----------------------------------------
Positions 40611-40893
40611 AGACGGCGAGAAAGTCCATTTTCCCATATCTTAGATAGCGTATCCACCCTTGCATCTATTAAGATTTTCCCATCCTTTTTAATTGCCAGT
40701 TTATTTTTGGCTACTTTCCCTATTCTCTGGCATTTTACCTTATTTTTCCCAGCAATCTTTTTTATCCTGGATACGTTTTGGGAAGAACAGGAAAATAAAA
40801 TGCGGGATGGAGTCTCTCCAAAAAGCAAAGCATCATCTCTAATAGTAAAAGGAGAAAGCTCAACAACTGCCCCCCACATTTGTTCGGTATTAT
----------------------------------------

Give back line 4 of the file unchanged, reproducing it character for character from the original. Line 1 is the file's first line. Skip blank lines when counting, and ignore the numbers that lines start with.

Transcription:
40801 TGCGGGATGGAGTCTCTCCAAAAAGCAAAGCATCATCTCTAATAGTAAAAGGAGAAAGCTCAACAACTGCCCCCCACATTTGTTCGGTATTAT